Back in 1843, another Peter Wiest opened a shed-like general store in Dover.
“Peter Wiest decided that a larger town would give him better opportunities,” John Wiest said. “He packed his goods in a big box for York. But a great village fire damaged his goods and a snowstorm finished them off.”
Undeterred, John Wiest’s entrepreneurial ancestor set up a store at 218 W. Market St. selling rakes, calico and farm goods. He made nails in his blacksmith shop.
A flood in 1884 led Peter Wiest to move his business. When he died in 1887, his sons renamed the firm P. Wiest’s Sons.
“My grandfather ran the department store,” John Wiest said.
In 1895, P. Wiest’s Sons built its final home of four stories and a basement on the south side of West Market Street near Continental Square. It dropped the blacksmith shop and sugar sales and specialized in ready-to-wear clothes.
P. Wiest’s Sons formed a closed corporation in 1913, in which Harry Wiest, the founder’s son, brought in Leon S. Hydeman and J.M. Rogers, formerly of Gimbel Brothers. In time, Albert Hydeman Sr. was named president and Albert Hydeman Jr., the secretary.
Hydeman Jr., by the way, served with York Mayor Bill Althaus as the director of economic and community development.
John Wiest’s father, Philip Wiest, worked at the family store – but not for long. It was, however, where he met his future bride, Tennetta Seyler, also a store employee.
“It was a big store,” John Wiest remembered. “There were three major department stores in York – the Bon-Ton, Bears and Wiest’s. I remember when I was a kid on Saturday night, people flocked downtown to shop.”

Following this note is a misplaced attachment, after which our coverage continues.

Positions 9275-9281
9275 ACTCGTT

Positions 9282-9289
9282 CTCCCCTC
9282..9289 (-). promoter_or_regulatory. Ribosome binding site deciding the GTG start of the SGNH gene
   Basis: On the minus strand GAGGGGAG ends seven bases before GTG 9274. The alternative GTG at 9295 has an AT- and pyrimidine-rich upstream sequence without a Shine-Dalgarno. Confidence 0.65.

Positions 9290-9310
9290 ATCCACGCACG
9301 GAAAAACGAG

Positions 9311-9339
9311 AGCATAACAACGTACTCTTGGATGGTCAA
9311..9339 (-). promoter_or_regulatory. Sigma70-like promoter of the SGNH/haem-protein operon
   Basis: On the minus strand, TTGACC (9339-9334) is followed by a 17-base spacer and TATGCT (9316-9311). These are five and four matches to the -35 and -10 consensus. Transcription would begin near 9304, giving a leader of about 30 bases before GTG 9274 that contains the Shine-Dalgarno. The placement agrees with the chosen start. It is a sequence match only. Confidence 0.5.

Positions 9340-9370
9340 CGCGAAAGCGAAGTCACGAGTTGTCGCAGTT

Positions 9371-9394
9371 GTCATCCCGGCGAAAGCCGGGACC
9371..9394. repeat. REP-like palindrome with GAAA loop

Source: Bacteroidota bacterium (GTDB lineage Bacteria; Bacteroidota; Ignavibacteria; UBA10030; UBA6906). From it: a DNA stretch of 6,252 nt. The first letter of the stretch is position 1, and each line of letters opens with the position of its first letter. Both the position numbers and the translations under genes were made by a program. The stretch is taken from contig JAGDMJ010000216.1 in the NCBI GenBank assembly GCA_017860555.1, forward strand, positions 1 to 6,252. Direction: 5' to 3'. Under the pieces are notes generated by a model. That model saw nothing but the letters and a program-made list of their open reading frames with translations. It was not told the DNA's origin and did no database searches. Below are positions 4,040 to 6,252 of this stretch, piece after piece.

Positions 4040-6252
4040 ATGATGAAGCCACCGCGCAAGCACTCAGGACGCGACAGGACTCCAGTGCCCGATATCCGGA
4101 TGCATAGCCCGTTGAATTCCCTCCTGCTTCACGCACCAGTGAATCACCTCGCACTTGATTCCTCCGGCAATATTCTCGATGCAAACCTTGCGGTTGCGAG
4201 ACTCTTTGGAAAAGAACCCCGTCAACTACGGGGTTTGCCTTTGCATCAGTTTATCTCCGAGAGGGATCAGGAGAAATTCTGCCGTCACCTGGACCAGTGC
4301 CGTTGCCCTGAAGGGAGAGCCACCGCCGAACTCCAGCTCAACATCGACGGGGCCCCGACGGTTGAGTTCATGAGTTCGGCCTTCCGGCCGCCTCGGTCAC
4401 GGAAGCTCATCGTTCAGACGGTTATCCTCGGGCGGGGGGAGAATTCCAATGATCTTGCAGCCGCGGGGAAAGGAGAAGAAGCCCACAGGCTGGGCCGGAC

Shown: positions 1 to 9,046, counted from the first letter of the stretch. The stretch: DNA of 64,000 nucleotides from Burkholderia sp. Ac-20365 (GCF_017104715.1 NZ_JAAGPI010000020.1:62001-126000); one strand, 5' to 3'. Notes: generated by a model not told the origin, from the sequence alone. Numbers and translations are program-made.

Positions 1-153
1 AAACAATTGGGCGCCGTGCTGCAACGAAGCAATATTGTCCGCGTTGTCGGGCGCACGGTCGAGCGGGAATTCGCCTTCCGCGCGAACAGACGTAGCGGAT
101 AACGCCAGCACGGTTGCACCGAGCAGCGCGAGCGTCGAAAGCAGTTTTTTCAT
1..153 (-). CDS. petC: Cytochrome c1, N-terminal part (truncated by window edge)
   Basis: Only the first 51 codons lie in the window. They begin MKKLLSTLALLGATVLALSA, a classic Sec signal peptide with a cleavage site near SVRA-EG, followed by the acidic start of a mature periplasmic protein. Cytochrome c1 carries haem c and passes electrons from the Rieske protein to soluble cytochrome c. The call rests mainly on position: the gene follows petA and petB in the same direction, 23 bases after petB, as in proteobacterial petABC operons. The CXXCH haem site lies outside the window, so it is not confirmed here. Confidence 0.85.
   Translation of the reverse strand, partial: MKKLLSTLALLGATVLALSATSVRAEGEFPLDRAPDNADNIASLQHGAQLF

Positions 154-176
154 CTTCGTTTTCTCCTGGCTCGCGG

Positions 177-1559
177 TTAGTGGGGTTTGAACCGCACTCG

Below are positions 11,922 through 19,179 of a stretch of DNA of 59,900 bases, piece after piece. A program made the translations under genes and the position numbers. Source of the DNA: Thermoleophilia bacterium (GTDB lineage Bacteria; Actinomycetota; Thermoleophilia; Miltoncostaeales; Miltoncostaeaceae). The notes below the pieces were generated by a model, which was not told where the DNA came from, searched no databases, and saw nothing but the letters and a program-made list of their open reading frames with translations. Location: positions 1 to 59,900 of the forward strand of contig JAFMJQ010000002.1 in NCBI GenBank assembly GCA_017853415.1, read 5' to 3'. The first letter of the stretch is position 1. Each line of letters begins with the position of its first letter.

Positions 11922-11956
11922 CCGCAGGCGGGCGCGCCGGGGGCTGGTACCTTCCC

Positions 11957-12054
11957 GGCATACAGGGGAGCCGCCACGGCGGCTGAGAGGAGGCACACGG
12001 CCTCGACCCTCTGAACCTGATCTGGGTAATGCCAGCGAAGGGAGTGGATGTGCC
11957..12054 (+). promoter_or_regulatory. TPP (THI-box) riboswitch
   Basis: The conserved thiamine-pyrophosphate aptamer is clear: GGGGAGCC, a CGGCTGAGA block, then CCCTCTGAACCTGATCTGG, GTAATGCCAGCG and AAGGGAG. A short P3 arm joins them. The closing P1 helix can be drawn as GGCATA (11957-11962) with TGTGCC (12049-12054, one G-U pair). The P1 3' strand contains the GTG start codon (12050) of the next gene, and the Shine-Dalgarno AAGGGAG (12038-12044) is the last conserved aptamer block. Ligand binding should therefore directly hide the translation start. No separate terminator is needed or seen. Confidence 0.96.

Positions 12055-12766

The store celebrated its 125th year in 1968. It closed four years later, victim to the shopping center phenomenon, John Wiest said.
“I worked there during the summers,” he said. “I was just a kid then.”
John Wiest graduated from the Mercersburg Academy, then joined the U.S. Air Force for four years. He never left the country. When he returned to York, he and June bought a 150-acre farm in Springettsbury Township. That would have been in 1953. It’s where their son grew up, where they raised black Angus cows and grain crops for feed.
He gave up farming after a heart attack 15 years ago but kept the homestead. The century-and-a-half-old restored home nestles among birdsongs, trees and a meadow down a short lane behind much newer homes.
Sources: Interview with John and June Wiest; The Wiest Family by R.D. Silver in 1933.
Other York Town Square posts involving national newsmakers or news stories with Dover ties: Jeff Koons, Ray Krone, Daniel Drawbaugh, Jeb Stuart, John Kuhn , Scott Strausbaugh and the intelligent design case.
Also: John “Clarkie” Souza, Cate Reinart (mother of Nick and Drew Lachey), long trumpeter Bill School, rock group Blind Melon’s Chris Thorn, Jeff Koons, Part II, Gov. George Leader, weightlifting guru Bob Hoffman.